The DEMO Trial: A Randomized, Parallel-Group, Observer-Blinded Clinical Trial of Strength Versus Aerobic Versus Relaxation Training for Patients With Mild to Moderate Depression
J Clin Psychiatry 2009;70(6):790-800
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Objective: To assess the benefit and harm of exercise training in adults with clinical depression.
Method: The DEMO trial is a randomized pragmatic trial for patients with unipolar depression conducted from January 2005 through July 2007. Patients were referred from general practitioners or psychiatrists and were eligible if they fulfilled the International Classification of Diseases, Tenth Revision, criteria for unipolar depression and were aged between 18 and 55 years. Patients (N = 165) were allocated to supervised strength, aerobic, or relaxation training during a 4-month period. The primary outcome measure was the 17-item Hamilton Rating Scale for Depression (HAM-D17), the secondary outcome measure was the percentage of days absent from work during the last 10 working days, and the tertiary outcome measure was effect on cognitive abilities.
Results: At 4 months, the strength measured by 1 repetition maximum for chest press increased by a mean (95 % CI) of 4.0 kg (0.8 to 7.2; p = .014) in the strength training group versus the relaxation group, and maximal oxygen uptake increased by 2.7 mL/kg/min (1.2 to 4.3; p = .001) in the aerobic group versus the relaxation group. At 4 months, the mean change in HAM-D17 score was -1.3 (- 3.7 to 1.2; p = .3) and 0.4 (- 2.0 to 2.9; p = .3) for the strength and aerobic groups versus the relaxation group. At 12 months, the mean differences in HAM-D17 score were -0.2 (-2.7 to 2.3; p = .8) and 0.6 (-1.9 to 3.1; p = .6) for the strength and aerobic groups versus the relaxation group. At 12 months, the mean differences in absence from work were -12.1% (-21.1 % to -3.1 %; p = .009) and -2.7 % (-11.7 % to 6.2 %; p = .5) for the strength and aerobic groups versus the relaxation group. No statistically significant effect on cognitive abilities was found.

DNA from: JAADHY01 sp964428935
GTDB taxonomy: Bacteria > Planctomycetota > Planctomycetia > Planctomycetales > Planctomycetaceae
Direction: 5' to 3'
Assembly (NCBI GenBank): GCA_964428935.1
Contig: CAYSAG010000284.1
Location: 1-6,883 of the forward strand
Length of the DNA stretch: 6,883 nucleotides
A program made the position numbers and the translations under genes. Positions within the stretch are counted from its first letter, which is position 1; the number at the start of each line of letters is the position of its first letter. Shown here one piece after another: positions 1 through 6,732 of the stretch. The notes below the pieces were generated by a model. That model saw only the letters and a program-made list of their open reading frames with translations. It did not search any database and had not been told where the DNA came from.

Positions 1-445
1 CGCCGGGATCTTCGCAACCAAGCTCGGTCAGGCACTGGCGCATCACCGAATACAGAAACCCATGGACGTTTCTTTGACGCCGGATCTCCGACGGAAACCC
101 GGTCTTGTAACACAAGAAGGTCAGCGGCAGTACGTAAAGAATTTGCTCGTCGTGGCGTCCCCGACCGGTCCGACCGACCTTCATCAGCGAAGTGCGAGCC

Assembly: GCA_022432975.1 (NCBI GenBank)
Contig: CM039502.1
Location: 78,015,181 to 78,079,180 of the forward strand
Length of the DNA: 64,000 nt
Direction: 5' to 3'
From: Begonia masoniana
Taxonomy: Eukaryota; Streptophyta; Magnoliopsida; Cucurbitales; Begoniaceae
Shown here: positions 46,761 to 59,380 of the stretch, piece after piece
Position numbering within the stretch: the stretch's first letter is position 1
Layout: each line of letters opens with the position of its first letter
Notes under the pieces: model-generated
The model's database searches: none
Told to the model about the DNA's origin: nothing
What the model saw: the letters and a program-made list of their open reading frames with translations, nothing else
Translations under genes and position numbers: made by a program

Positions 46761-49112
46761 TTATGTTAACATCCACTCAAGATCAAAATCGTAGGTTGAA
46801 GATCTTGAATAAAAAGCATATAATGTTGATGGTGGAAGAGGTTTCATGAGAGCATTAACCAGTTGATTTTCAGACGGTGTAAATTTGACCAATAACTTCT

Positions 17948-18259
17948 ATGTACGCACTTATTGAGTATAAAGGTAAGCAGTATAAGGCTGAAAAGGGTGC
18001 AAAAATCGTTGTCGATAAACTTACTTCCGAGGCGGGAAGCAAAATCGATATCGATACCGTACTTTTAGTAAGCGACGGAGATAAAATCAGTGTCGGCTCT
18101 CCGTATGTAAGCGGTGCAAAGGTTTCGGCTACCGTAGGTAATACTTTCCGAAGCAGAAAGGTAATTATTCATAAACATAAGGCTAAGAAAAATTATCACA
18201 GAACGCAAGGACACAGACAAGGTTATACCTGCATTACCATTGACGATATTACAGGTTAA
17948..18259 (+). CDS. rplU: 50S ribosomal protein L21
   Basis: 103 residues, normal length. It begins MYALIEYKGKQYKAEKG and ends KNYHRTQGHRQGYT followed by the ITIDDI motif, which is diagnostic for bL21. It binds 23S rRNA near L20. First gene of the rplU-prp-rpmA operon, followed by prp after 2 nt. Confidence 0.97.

Conclusion: Our findings do not support a biologically mediated effect of exercise on symptom severity in depressed patients, but they do support a beneficial effect of strength training on work capacity.
Trial Registration: clinicaltrials.gov Identifier: NCT00103415